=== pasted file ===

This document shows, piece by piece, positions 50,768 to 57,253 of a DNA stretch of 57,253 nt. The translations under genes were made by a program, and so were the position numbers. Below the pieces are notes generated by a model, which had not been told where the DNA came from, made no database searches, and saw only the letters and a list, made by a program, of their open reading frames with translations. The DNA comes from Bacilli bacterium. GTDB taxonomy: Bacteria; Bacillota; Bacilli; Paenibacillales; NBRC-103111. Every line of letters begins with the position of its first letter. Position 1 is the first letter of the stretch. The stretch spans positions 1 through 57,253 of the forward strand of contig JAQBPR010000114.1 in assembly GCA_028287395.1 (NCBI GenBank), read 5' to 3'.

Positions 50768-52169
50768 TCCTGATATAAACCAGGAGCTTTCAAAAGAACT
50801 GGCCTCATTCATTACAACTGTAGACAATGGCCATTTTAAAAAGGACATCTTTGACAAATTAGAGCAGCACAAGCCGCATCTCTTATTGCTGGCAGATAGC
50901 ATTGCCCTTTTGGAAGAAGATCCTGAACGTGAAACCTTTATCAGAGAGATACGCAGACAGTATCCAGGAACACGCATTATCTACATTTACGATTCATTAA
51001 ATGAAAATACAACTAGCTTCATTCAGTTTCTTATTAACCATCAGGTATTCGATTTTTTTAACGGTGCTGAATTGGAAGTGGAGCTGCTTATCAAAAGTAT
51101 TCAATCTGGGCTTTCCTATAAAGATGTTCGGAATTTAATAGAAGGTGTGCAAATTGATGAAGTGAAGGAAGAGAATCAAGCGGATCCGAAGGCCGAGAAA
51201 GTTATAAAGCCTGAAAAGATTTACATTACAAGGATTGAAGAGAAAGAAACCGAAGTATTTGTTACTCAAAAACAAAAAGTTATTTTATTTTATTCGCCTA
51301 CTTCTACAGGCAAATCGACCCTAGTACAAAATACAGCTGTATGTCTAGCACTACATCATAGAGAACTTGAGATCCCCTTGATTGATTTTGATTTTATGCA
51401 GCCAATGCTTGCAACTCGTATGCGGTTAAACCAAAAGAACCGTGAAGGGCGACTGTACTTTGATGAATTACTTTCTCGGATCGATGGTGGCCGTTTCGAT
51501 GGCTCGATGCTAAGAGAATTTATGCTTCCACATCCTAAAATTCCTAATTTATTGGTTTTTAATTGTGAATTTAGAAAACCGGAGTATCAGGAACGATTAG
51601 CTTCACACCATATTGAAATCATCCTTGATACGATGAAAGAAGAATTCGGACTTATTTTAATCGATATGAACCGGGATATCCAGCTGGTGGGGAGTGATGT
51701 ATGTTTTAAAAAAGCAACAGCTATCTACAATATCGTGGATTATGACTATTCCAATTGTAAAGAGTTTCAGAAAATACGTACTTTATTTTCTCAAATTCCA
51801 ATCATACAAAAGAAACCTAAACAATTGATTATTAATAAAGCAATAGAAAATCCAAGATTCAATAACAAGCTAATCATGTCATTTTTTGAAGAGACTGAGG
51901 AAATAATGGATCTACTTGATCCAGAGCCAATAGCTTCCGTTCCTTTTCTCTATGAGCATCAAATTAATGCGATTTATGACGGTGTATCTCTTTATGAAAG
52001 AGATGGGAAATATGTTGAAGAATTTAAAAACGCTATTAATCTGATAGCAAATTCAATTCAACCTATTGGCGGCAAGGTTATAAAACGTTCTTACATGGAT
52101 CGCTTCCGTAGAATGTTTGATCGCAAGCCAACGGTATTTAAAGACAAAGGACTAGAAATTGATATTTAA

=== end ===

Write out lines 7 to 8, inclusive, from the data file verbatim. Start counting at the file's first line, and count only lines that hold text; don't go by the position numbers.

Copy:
51101 TCAATCTGGGCTTTCCTATAAAGATGTTCGGAATTTAATAGAAGGTGTGCAAATTGATGAAGTGAAGGAAGAGAATCAAGCGGATCCGAAGGCCGAGAAA
51201 GTTATAAAGCCTGAAAAGATTTACATTACAAGGATTGAAGAGAAAGAAACCGAAGTATTTGTTACTCAAAAACAAAAAGTTATTTTATTTTATTCGCCTA